Carlisle’s main threat appeared to remain of the set-piece variety, as Orient found better spaces around United’s box; Theo Archibald a persistent threat, Ethan Galbraith’s quick feet almost unlocking something. United, via Dan Butterworth, Sean Maguire and Jordan Gibson, engineered a period of half-chances but when Pigott reprieved them with a bad miss at the far post, the Blues’ lack of penetration was shown up again.

News and Star: Joe Garner celebrates his equaliser - but it came in vain for UnitedJoe Garner celebrates his equaliser - but it came in vain for United (Image: Barbara Abbott)

To their brief credit they resolved that after the break when, with Mellish pushed into midfield and defender Corey Whelan on for Butterworth, Carlisle had their spell. Mellish and Joe Garner constructed a move of pleasing zip and, when Sol Brynn saved Garner’s finish, Carlisle worked a throw-in and Ben Barclay’s deep cross was nodded home with experienced accuracy by Garner.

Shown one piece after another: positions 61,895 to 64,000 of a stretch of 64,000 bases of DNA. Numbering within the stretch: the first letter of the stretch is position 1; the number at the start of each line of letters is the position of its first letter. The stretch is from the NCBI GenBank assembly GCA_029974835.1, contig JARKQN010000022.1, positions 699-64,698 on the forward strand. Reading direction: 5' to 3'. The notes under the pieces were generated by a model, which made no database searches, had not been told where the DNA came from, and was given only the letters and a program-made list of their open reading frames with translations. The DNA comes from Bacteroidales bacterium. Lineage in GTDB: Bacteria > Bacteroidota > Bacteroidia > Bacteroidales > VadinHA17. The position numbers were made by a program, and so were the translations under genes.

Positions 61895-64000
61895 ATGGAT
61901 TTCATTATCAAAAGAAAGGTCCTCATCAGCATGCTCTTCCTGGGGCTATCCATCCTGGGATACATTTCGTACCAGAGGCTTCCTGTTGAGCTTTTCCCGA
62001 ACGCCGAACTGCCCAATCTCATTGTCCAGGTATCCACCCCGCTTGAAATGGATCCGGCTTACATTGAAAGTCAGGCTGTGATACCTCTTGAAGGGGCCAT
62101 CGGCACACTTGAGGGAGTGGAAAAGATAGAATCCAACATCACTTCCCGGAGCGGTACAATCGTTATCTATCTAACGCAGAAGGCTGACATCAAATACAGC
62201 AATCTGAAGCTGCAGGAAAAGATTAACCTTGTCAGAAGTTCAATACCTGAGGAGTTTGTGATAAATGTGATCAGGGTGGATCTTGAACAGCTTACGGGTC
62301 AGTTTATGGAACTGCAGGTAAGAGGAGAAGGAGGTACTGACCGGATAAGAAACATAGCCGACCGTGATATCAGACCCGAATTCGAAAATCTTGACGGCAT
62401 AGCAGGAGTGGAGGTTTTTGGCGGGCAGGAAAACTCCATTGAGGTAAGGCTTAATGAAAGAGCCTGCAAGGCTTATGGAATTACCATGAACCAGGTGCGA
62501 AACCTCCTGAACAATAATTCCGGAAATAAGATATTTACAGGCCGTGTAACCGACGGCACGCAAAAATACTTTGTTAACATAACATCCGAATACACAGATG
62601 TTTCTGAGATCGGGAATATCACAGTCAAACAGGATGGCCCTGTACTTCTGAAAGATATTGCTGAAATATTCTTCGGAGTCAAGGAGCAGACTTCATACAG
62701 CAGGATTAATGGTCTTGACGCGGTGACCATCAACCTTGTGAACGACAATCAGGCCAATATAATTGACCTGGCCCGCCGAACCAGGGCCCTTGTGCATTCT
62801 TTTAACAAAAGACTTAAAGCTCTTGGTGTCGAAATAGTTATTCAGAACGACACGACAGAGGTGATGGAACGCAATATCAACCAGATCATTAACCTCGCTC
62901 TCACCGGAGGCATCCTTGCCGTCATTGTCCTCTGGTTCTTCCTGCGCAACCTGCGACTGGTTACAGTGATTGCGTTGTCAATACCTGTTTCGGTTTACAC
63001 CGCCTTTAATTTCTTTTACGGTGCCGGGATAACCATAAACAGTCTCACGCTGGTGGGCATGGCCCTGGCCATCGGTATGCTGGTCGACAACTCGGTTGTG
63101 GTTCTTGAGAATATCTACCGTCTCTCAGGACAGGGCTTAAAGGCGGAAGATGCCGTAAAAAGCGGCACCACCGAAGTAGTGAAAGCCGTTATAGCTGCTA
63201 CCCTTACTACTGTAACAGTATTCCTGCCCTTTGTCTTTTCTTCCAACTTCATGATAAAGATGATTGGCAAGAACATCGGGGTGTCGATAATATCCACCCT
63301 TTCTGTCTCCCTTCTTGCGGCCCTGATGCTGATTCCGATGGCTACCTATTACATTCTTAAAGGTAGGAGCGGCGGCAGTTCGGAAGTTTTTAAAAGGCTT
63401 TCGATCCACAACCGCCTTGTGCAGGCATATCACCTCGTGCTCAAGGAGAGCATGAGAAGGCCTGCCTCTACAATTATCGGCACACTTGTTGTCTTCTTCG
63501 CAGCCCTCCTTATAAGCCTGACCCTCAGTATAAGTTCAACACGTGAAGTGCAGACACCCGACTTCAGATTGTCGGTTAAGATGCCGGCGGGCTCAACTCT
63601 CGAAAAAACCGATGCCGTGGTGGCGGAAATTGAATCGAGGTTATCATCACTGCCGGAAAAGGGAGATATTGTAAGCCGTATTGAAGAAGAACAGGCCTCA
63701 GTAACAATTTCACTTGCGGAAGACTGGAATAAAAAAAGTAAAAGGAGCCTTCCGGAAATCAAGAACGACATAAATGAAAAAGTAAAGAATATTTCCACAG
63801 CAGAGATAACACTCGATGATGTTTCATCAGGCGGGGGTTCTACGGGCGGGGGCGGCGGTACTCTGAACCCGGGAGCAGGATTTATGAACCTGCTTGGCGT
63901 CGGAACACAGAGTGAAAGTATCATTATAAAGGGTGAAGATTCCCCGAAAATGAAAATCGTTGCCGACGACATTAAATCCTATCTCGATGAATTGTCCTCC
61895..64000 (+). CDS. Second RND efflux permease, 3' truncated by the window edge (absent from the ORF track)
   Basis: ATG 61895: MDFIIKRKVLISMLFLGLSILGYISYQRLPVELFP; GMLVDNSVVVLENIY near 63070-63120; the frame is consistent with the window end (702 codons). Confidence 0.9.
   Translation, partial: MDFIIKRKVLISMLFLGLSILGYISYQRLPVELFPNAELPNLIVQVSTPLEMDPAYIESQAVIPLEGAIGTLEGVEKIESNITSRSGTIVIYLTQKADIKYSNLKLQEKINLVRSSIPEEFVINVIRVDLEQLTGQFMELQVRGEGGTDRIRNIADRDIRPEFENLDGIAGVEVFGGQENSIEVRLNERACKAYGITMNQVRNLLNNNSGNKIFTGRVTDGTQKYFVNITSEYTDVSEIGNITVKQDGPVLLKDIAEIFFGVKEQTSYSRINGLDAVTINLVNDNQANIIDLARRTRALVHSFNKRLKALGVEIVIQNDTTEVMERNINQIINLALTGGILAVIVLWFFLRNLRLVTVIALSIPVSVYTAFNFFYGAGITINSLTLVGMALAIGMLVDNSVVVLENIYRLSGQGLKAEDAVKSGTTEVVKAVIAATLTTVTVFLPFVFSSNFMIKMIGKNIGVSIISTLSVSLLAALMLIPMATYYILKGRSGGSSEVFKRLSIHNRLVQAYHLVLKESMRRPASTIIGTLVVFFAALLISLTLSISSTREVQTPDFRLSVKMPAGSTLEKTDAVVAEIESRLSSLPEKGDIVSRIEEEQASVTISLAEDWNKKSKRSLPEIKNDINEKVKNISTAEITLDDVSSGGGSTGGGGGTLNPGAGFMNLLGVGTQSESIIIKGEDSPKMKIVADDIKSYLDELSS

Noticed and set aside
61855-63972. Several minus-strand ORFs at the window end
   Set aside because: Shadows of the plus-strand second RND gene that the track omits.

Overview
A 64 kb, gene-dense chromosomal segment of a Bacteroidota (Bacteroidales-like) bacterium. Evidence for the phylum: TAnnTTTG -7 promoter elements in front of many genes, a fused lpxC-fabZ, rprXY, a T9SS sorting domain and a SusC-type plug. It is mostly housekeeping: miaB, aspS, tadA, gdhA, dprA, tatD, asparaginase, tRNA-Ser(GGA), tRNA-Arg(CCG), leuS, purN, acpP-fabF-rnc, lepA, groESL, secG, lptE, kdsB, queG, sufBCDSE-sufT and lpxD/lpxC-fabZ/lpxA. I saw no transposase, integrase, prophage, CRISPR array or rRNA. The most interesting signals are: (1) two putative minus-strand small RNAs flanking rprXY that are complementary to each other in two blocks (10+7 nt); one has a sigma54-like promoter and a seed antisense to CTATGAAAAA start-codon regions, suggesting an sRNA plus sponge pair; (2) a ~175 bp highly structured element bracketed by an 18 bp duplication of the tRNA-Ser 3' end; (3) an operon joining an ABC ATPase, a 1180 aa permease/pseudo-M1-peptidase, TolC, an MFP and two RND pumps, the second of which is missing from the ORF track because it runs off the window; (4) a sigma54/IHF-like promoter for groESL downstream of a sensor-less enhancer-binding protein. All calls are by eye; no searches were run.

There was then a brief period of further good work, good hounding of Richie Wellens’ players, good hunger and territory. The Orient boss, though, readjusted, put Jordan Brown closer to Mellish in midfield, switched their half-time sub, Aaron Drinan, from right to centre, sent Archibald into the spaces he had vacated, and things shifted back quickly.

News and Star: Jack Robinson got a start in the absence of suspended Jack ArmerJack Robinson got a start in the absence of suspended Jack Armer (Image: Barbara Abbott)

The lead was restored when Tom James crossed early and Drinan caught Whelan cold to slide it home. Carlisle duly faded, and the hosts powered up. Tomas Holy denied Drinan another, Garner headed a free-kick against his own bar, United’s late substitutions were as futile as you feared and there is really little to say about their remaining efforts other than they appeared to be pedalling backwards well before the coda, supplied by another home sub Ruel Sotiriou, who ran clear of Whelan and fizzed a third goal through Holy’s legs.

A victory in instalments was duly completed. Orient skipped into the second round as Carlisle, bruised and pained after another fraction of a job, went home: 1,833 miles in three losing weekends, the furrows on Simpson’s brow a millimetre or two deeper. Confidence that it can soon get better was not available on this dark London day.